30. Losing Frucal may be bigger than losing Wainwright and Carpenter the past couple years. The more I think about it the worse it gets for the Cardinals. In past years the Cardinals were able to bounce back with a surprising new face to replace the missing ace. I guess I’m just shocked the Cardinals front office didn’t have a legitimate backup plan at SS. Maybe Kozma will surprise everyone like Garcia did when Wainwright went down or Lynn did when Carpenter went down.

    On the Reds front, if Jason’s projects are correct and Cozart is a 2.7 WAR player, I’m not certain the Reds wouldn’t have the same problem as the Cardinals. Cesar Izturis is the Red’s plan. Over a full season his WAR would project to be +/- 1.0.

    Next time Lance or Mo ask who will be the critical player for the success of the team, my thought will be Cozart.

  31. @TC: I disagree about losing Furcal being tougher than losing Wainwright or Carpenter, I think the Cardinals can bury a mediocre hitting replacement-level shortstop in the bottom of the lineup and still have a strong lineup. Losing Chris Carpenter, in my opinion, might not hurt the Cardinals early this season but I think the effects will increase as the season progresses, particularly when young starters get around 150 innings – or whatever it was when Lance Lynn’s season seemingly collapsed last year. The same thing could happen to Shelby Miller, Trevor Rosenthal, or any of the other young starters. Maybe even Lance Lynn again. Who knows what to expect out of the young guys in August and September?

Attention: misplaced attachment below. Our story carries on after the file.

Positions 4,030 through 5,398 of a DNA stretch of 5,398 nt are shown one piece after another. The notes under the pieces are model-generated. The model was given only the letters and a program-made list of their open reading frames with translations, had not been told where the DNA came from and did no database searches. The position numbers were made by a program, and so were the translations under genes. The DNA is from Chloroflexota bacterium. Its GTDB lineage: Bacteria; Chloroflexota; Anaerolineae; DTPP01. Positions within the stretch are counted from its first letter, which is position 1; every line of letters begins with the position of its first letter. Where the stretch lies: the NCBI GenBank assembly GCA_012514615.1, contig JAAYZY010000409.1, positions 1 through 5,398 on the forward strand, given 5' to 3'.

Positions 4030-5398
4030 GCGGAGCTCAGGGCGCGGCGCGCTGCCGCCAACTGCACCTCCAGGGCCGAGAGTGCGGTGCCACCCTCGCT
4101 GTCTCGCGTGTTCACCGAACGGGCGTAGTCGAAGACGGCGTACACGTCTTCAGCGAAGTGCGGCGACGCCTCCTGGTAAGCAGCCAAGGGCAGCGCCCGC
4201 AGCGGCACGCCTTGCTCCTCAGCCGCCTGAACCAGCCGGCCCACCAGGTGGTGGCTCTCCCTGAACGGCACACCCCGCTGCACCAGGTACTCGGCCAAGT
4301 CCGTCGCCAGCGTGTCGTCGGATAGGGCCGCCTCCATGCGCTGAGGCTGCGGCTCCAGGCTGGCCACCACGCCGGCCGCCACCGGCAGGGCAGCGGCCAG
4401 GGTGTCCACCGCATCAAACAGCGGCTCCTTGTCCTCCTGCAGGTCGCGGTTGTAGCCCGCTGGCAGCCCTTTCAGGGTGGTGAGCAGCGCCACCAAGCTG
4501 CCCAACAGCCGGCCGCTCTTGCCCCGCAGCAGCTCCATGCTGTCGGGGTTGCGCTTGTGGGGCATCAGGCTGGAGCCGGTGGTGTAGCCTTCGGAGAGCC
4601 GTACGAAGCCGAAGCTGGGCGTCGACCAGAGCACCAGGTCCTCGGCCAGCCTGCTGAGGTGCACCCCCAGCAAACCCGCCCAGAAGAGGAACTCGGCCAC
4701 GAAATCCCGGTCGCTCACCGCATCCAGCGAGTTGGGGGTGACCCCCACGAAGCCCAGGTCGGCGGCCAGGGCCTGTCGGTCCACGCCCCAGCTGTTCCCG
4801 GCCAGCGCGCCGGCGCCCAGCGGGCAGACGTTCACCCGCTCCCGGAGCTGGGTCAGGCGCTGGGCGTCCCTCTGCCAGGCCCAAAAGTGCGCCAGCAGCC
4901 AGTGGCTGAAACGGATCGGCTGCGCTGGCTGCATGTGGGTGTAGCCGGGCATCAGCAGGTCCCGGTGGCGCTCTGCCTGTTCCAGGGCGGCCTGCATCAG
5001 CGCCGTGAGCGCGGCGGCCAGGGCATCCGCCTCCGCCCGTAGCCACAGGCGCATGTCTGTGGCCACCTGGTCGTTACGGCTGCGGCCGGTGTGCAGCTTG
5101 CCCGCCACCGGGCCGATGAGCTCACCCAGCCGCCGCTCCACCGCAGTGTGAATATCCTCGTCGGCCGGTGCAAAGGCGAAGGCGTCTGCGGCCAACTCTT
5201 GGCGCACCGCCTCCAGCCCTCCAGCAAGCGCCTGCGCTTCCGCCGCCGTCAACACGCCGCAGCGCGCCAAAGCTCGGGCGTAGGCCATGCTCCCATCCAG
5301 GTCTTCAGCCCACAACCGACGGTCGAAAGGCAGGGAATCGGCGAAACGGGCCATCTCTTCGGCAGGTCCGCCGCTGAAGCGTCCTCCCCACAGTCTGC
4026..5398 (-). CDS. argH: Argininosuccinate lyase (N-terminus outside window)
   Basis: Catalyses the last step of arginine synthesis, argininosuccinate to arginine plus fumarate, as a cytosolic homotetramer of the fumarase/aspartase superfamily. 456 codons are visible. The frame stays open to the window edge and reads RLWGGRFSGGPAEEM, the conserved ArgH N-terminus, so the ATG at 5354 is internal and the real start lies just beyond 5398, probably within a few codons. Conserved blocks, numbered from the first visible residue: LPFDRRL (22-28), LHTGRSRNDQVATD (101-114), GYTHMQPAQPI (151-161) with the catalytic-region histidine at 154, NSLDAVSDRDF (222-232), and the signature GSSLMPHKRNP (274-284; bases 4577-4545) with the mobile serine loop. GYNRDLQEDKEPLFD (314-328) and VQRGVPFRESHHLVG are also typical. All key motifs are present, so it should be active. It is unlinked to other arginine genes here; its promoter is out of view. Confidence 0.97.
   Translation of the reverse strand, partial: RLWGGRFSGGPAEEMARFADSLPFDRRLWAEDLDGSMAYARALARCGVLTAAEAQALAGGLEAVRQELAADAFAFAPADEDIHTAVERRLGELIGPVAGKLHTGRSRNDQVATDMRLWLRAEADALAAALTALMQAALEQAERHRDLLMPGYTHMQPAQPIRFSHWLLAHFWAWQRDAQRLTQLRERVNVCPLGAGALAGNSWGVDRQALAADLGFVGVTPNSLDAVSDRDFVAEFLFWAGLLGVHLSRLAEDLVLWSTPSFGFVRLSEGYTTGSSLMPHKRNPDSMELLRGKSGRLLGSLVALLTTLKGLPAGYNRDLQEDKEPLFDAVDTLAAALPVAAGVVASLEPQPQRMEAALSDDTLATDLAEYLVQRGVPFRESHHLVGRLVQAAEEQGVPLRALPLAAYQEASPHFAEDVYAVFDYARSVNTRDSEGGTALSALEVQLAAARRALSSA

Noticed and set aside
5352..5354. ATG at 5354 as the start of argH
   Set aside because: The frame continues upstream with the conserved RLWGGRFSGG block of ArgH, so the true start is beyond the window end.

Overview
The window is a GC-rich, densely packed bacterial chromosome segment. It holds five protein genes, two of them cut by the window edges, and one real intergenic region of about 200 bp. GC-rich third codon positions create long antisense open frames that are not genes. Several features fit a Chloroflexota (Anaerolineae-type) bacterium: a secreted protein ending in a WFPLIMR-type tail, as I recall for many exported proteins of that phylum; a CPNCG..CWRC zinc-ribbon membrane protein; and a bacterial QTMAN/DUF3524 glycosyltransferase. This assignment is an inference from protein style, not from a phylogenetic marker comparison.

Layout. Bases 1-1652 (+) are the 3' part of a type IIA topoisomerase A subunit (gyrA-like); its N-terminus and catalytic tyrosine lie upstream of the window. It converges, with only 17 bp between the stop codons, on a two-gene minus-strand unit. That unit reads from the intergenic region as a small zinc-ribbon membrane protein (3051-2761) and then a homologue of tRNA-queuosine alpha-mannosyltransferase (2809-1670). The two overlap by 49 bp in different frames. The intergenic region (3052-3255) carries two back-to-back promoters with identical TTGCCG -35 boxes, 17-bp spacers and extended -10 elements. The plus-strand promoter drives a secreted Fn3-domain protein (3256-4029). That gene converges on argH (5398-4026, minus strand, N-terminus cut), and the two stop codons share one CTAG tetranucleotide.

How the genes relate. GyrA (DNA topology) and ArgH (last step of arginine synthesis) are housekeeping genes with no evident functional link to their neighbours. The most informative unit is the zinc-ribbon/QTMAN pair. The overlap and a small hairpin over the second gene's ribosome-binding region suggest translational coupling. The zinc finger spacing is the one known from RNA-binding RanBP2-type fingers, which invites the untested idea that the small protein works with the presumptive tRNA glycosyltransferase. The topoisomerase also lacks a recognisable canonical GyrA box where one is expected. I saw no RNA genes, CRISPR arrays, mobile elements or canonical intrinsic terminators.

Personally I think that if anything happened to Zack Cozart Jason Donald would get the first shot to play everyday, not Izturis, with the expectation that Jason Donald might hit better. At this point I think Izturis is more like a successor to Juan Castro and Paul Janish as a slick fielding backup rather than an everyday player. I’d choose Donald or Izturis over the Cardinals’ candidates though.

  32. From an article I just found about losing Furcal, linked from MLBTradeRumors, there seems to be a remarkable amount of disagreement as far as how to proceed with Furcal out. Prospects are being mentioned, possible trades, free agent targets, all sorts of stuff.

    At least replacing Zack Cozart would be more straightforward with Jason Donald or Cesar Izturis being top candidates for the role.